Pole Pig HV Transformer- where are they?

Discussion in 'Amateur Radio Amplifiers' started by N8FVJ, Dec 4, 2019.

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  1. N8FVJ

    N8FVJ Ham Member QRZ Page

    30 years ago the 'Pole Pig' transformers were advertised for sale a fair amount. These were from the utility power companies and usually removed from the oil bath can. Some were 2400 volt out and others at 4100 volts out. I believe the smallest was a 5KVA (5KW) and would power about anything. Shipping was usually more expensive then the transformer itself.

    I have not seen any for sale for years.
  2. K3XR

    K3XR Ham Member QRZ Page

  3. N8FVJ

    N8FVJ Ham Member QRZ Page

    Oh, I did not think of that.
    K3XR likes this.
  4. KV6O

    KV6O Ham Member QRZ Page

    I think we have collectively hurt their feelings by referring to them as "pigs". They don't look like pigs at all, more like trash cans. Pole Trash?

    PCB's haven't been used in 40 years now, I can't see that being the issue too often. Also, the most common distribution feed is 7200V nowadays in the US, might be higher actually, this was some years ago.
    AE8W and K0UO like this.
  5. WG8Z

    WG8Z Ham Member QRZ Page

    Saw literally tons in Florida on my last visit. (2 years ago)
    Left over from the Hurricane hardening process.
    They were actually listing them on Craigslist along with treated poles.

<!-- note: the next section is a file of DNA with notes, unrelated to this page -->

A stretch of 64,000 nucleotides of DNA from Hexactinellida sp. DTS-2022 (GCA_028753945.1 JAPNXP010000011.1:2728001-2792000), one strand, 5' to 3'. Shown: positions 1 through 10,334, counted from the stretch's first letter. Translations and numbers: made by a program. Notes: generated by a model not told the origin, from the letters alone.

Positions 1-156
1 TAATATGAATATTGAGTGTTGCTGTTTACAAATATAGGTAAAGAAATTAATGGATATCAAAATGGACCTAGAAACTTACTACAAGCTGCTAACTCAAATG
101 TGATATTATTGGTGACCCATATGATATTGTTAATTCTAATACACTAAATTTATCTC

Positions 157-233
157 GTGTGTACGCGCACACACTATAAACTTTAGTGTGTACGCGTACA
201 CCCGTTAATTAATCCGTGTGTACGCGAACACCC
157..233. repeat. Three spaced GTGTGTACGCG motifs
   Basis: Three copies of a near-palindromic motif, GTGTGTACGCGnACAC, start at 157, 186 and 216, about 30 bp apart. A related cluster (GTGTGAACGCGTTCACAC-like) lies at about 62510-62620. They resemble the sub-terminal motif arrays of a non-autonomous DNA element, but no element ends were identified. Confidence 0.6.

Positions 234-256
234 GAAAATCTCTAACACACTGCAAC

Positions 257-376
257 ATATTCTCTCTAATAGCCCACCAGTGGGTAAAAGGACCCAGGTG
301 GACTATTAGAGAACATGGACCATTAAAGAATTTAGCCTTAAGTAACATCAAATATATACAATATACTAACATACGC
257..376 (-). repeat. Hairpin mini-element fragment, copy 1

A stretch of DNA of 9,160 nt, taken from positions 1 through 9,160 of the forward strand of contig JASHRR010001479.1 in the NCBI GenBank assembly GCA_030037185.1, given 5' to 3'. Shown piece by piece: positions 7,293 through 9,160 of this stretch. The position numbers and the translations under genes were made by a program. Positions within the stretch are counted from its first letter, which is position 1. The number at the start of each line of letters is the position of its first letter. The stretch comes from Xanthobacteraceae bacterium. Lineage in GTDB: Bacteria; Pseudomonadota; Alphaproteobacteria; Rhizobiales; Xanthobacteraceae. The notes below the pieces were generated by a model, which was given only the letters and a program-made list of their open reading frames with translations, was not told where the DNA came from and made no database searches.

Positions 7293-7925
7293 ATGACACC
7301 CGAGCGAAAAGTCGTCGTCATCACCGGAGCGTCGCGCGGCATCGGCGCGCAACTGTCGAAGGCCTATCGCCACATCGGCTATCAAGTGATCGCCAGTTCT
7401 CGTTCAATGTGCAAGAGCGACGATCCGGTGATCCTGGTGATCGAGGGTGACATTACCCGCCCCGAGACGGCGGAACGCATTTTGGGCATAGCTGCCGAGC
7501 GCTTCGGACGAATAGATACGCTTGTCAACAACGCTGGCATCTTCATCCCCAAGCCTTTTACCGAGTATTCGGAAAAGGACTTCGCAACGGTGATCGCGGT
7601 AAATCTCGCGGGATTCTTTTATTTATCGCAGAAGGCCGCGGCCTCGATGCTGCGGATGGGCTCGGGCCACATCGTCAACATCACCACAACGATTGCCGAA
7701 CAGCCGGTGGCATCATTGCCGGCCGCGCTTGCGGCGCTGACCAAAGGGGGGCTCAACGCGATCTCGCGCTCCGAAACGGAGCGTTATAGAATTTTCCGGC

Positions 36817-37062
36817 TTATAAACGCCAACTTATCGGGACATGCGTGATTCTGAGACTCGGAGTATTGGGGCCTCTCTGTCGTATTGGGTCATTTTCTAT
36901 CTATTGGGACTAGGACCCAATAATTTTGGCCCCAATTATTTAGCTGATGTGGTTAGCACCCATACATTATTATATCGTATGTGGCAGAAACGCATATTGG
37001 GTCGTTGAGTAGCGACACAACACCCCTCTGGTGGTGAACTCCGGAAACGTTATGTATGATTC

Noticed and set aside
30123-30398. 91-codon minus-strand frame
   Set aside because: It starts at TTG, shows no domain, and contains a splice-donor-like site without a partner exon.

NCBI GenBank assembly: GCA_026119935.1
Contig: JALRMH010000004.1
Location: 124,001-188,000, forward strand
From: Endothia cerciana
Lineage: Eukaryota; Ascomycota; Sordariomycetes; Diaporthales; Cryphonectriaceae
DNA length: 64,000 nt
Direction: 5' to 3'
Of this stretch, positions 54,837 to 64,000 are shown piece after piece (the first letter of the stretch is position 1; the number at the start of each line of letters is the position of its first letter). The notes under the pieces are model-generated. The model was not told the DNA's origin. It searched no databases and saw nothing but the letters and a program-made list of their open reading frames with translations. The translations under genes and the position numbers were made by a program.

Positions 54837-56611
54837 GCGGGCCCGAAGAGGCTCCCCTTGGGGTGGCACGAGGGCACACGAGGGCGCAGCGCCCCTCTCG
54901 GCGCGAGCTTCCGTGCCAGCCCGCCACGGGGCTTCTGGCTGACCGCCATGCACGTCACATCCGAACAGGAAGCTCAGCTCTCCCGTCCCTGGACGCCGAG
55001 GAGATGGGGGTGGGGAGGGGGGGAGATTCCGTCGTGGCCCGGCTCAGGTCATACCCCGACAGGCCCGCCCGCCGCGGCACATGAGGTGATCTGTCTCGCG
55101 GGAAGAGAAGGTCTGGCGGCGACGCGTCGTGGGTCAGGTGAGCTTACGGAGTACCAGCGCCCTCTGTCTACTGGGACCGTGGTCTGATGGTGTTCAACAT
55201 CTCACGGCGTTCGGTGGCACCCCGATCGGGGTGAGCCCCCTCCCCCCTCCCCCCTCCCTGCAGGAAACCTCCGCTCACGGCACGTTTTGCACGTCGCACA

NE3J likes this.
  6. WA4SIX

    WA4SIX Ham Member QRZ Page

    Most power companies have moved above 10KV. 13.8KV being common. This started in the 80s. Very few areas have lower voltage pigs.

    W2VW and K0UO like this.
  7. K0UO

    K0UO Platinum Subscriber Platinum Subscriber QRZ Page

    There's plenty of us Ham that our XYL's call Pigs!

    Seriously the voltage is the big thing, I still have 7200 volts feeding my Ranch but that's not the norm anymore.
    The other thing was 40 to 50 years ago a lot of pole pigs got taken out of service because they were full of a Transformer oil called PCB.

    I know that small municipalities utilities or scrap dealers jhelum tahan's Ross old and very cheap nobody knew about PCBs or didn't care at that time
    AC0OB likes this.
  8. ND6M

    ND6M Ham Member QRZ Page

  9. KU3X

    KU3X Ham Member QRZ Page

    If you were in North Eastern PA, I would give you one for free.
  10. K9STH

    K9STH Platinum Subscriber Platinum Subscriber QRZ Page

    The "target" range of the average distribution network these days is 7,200 VAC or 14,400 VAC. Running 6,900 VAC or 13,800 VAC is on the low side and the highest voltage usually does not exceed 7,800 VAC or 15,600 VAC. In some of the older areas of certain metropolitan areas, there are still systems running 4,200 VAC to 4,800 VAC.

    The oldest "high tension" lines generally run 69 kV. Much more common HT lines run 138 kV or 345 kV. There are even lines running as much as 483 kV, 552 kV, and a whopping 621 kV. The higher the voltage, be it distribution voltage or high tension voltage, the more "wattage" can be run over the same size conductors. This is because current is the limiting factor and not voltage. Of course, the insulators do have to be able to handle the higher voltage.

    Glen, K9STH
    KB0MNM, K4AGO, AC0OB and 2 others like this.

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